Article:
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  67. Suzanne said on January 18, 2020 at 6:50 pm

    I agree beb. It’s complex, convoluted, and crazy. Bottom line is that our country is now being run by an amalgamation of Evangelical Christians and the Russian mob.

    Pilot Joe, I hear what you said frequently from others; that Hillary was so horrendous that she absolutely couldn’t be voted for. I understand not liking her but I don’t understand voting for someone who clearly presents such a danger to the country instead. My husband could not stand Hillary, either, and voted for Gary Johnson. To me, your logic is like not wanting a robber in your house so you let in a serial killer to keep the robber at bay and hope he doesn’t murder your whole family.

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  68. LAMary said on January 18, 2020 at 7:27 pm

    Joe, why are you addressing me on this? Or are you? I try to avoid feeding you, the troll. Sometimes it’s unavoidable. But let’s go over what you wrote. First of all it would be SELVES not SELFS. Other than that we need to consider what we knew about Trump during the campaign. We knew he paid off porn actresses, call girls and Playboy bunnies he slept with while he was married. We knew he dodged the draft. We knew he lied about his health, his wealth and he refused to show his tax forms. We knew about multiple bankruptcies, lawsuits filed against him for racial discrimination, and his business practice of not paying contractors, vendors and employees. We knew he had undocumented workers at his golf clubs and hotels and we knew he liked to grab women by the pussy.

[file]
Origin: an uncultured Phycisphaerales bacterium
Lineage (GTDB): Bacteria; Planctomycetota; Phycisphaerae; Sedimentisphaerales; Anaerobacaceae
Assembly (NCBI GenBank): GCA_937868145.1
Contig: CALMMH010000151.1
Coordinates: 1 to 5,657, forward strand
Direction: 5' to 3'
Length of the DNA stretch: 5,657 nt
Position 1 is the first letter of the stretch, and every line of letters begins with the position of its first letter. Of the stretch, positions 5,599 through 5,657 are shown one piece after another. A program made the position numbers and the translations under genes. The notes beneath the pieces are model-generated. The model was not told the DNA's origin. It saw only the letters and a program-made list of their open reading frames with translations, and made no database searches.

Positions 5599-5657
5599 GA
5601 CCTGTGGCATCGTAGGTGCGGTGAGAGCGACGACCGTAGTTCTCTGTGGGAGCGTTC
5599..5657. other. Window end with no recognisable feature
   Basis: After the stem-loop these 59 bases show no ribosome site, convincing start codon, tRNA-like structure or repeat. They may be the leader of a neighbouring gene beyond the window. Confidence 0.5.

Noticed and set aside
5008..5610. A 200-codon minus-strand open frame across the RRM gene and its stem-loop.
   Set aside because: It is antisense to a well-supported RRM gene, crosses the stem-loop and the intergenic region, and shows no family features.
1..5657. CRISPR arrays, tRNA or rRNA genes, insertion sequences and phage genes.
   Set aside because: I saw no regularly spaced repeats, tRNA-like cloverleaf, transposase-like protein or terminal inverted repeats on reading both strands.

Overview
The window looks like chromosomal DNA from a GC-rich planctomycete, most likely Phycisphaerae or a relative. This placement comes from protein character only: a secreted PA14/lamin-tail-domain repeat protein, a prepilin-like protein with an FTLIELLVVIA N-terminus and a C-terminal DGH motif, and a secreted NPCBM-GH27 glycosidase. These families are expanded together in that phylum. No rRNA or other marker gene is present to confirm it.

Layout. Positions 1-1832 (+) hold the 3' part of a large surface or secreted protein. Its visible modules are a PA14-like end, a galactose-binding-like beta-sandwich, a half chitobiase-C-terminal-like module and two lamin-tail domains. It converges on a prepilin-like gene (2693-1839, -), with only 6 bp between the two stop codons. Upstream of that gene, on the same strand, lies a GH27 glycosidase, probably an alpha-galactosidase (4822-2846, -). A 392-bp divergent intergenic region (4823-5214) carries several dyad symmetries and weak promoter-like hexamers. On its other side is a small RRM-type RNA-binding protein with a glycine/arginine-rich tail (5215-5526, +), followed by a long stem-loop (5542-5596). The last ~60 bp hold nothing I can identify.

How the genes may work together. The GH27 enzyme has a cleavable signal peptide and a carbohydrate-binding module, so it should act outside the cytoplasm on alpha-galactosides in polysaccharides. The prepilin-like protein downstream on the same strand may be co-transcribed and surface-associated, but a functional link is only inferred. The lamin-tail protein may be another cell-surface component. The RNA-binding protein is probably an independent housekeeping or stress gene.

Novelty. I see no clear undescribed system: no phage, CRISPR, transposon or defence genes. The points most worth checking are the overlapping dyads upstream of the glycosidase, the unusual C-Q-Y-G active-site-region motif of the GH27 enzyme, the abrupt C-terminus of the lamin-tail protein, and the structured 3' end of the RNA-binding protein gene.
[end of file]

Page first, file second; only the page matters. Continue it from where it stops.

But still, you didn’t like Hillary’s attitude so you voted for this morally bankrupt, egotistical liar.
    Please explain in one paragraph. Spelling and punctuation will be considered in your grade.